Editorial Board 

The Honourable Madam Justice Margot Fleming — Supreme Court of BC, Vancouver
The Honourable Judge Robin McQuillan — Provincial Court of BC, Vancouver
Todd R. Bell — Farris LLP, Vancouver
Chantal M. Cattermole — Clark Wilson LLP, Vancouver
Annie C. Kaderly — Aaron Gordon Daykin Nordlinger LLP, Vancouver
Jane M. Reid — Jenkins Marzban Logan LLP, Vancouver


Fiona M. Beveridge — Fiona Beveridge Family Law, Vancouver
Alex R.H. Chan — Henderson Heinrichs LLP, Vancouver
Alison Colpitts — Clark Wilson LLP, Vancouver
James M.W. Cudmore — Clark Wilson LLP, Vancouver
Cassandra E. Drake — Lindsay Kenney LLP, Vancouver
Fiona S. Gow — Ministry of Attorney General, Legal Services Branch, Victoria
David C. Halkett — McQuarrie Hunter LLP, Surrey
Julia M. Hibbard — Hayward Sheppard, Vancouver
Shelagh M. Kinney — Watson Goepel LLP, Vancouver
Lauren B. Morris — Boughton Law Corporation, Vancouver
Delia Jane Ramsbotham — Sunrise Family Services Society, North Vancouver
Crystal Reeves — Mandell Pinder LLP, Vancouver
Angie Riano — Dentons LLP, Vancouver
Peter F. Schmidt — BTM Lawyers LLP, Port Moody
Alicia Singh — Ministry of Health—Health Sector Information, Analysis and Reporting Division, Victoria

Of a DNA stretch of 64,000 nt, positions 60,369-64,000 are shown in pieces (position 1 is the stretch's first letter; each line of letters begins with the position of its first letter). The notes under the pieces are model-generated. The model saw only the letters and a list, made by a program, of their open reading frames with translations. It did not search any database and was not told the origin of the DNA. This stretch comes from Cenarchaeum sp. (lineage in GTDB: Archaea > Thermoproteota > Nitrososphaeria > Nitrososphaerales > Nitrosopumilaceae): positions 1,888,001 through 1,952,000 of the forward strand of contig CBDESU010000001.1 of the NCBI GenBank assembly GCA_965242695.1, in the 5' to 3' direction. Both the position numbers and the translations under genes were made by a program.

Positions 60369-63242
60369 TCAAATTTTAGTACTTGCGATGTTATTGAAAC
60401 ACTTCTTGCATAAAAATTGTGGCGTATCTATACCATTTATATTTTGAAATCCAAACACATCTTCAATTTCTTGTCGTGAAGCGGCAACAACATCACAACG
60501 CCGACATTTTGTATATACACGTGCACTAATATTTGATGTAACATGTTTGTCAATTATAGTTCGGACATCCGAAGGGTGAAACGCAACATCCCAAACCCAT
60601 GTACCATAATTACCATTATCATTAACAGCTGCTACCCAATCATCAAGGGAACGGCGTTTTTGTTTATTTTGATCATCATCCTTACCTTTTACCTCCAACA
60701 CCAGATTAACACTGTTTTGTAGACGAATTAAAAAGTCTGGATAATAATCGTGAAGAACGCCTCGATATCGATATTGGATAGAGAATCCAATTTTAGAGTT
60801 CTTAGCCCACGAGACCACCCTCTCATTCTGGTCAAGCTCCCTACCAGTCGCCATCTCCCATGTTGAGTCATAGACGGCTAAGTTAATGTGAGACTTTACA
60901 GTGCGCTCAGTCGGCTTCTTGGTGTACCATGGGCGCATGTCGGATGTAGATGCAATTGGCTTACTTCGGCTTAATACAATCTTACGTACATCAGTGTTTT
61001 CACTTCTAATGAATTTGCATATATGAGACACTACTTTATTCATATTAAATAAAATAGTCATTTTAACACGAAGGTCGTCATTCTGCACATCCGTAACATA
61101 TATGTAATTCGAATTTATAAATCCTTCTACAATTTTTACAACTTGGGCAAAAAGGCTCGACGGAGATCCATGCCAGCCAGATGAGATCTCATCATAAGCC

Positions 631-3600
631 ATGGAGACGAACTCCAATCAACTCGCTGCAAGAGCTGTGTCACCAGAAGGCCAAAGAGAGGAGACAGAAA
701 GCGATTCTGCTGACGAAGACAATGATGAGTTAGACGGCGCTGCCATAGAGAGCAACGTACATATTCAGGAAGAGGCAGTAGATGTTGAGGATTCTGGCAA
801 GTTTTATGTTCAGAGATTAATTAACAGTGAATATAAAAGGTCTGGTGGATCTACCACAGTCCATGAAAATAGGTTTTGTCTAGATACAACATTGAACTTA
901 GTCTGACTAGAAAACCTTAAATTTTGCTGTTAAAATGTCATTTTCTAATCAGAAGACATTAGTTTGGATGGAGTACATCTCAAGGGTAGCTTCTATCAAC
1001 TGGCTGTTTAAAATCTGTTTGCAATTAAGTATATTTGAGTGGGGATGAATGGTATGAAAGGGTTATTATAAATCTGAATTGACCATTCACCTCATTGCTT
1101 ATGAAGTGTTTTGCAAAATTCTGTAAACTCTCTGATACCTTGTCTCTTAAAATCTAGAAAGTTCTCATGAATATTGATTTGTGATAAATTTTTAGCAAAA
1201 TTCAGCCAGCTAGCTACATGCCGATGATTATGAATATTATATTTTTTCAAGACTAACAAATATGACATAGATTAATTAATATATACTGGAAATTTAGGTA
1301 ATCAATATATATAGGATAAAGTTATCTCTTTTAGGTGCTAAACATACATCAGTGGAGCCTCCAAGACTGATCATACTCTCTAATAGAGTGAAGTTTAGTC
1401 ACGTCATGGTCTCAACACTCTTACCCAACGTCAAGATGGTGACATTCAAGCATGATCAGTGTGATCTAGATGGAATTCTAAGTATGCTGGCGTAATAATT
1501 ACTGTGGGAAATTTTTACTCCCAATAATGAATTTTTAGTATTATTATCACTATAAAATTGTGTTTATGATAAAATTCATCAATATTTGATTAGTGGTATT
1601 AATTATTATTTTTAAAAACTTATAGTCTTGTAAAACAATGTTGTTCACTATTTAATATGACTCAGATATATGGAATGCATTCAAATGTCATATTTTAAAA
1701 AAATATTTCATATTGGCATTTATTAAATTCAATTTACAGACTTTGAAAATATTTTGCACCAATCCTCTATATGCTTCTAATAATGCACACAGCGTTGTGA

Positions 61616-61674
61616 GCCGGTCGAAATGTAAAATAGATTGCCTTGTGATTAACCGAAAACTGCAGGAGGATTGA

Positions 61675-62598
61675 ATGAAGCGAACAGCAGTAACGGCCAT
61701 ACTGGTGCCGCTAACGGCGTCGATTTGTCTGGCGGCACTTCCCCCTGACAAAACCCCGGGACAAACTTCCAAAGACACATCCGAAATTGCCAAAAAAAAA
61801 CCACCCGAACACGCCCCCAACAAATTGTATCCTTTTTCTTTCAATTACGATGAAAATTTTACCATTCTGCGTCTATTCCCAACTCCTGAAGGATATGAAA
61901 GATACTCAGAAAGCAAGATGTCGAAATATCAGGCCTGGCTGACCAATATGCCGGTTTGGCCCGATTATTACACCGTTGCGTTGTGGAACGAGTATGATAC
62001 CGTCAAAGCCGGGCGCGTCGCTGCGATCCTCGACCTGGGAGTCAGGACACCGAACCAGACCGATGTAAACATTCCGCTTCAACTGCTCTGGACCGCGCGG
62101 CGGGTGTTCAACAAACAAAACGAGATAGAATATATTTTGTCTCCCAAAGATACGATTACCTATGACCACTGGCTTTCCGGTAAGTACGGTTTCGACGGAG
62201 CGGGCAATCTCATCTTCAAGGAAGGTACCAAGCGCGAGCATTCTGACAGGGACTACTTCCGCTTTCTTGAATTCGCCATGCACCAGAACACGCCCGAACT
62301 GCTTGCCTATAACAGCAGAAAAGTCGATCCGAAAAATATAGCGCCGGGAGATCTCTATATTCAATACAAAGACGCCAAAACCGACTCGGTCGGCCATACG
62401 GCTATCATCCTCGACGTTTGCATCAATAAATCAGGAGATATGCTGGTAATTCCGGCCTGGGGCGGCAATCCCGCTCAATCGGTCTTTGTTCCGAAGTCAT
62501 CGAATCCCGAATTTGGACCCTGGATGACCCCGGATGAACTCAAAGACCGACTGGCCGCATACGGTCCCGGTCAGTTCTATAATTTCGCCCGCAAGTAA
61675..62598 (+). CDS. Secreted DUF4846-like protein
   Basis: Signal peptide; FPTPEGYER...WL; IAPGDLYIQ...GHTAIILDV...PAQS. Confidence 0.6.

Clare Sparks — Horne Coupar LLP, Victoria
Brandon St. Pierre — Aaron Gordon Daykin Nordlinger LLP, Vancouver
Johanna M. Stein — Coal Harbour Law, Vancouver
Josephine Wong — Hayward Sheppard, Vancouver
Fanda Wu — Lindsay Kenney LLP, Vancouver

Volume 1

1. Conducting a Family Law Practice

2. Building Effective Relationships

3. Assessing the Legal Issues

4. Gathering Information

5. Working Toward Settlement

6. Recording a Settlement

7. Commencing Proceedings

8. Using Conferences Effectively

9. Obtaining Court-ordered Interim Relief

10. Obtaining Discovery

11. Using Alternatives to Trial

12. Conducting a Family Law Trial in Supreme Court

13. Obtaining Court-ordered Costs

14. Practising in Provincial Court

15. Drafting Supreme Court Orders

16. Varying Orders and Challenging Family Agreements in Supreme Court

17. Enforcing Orders and Agreements

18. Conducting Appeals of Supreme Court Orders

19. Child Protection Practice and Procedure

20. Adopting Procedure

21. Naming

22. Indigenous Family Law Issues

Volume 2


Forms and Precedents

Limitation Periods

Case Table
Statutes and Related Material Table

“It happens to all of us. You wake up in a cold sweat in the middle of the night with an issue running through your head. Who you gonna call? Don’t worry. Ease your mind. It will be okay. First thing in the morning, pull out CLEBC’s British Columbia Family Practice Manual. There you will find the answer.

Organized, in a practical format, is the latest information with respect to all of the elements of a family law case. Still feeling a bit uneasy? Look at the list of editorial board members and contributing authors. It is a “who’s who” of dispute resolution professionals in British Columbia. They have taken the time and applied their considerable expertise in ensuring the manual is up to date with references to the most current case authorities. The manual is a must have reference tool. Don’t delay! Get it now!”

Colin A. Millar, Q.Arb,  Partner, Richards Buell Sutton LLP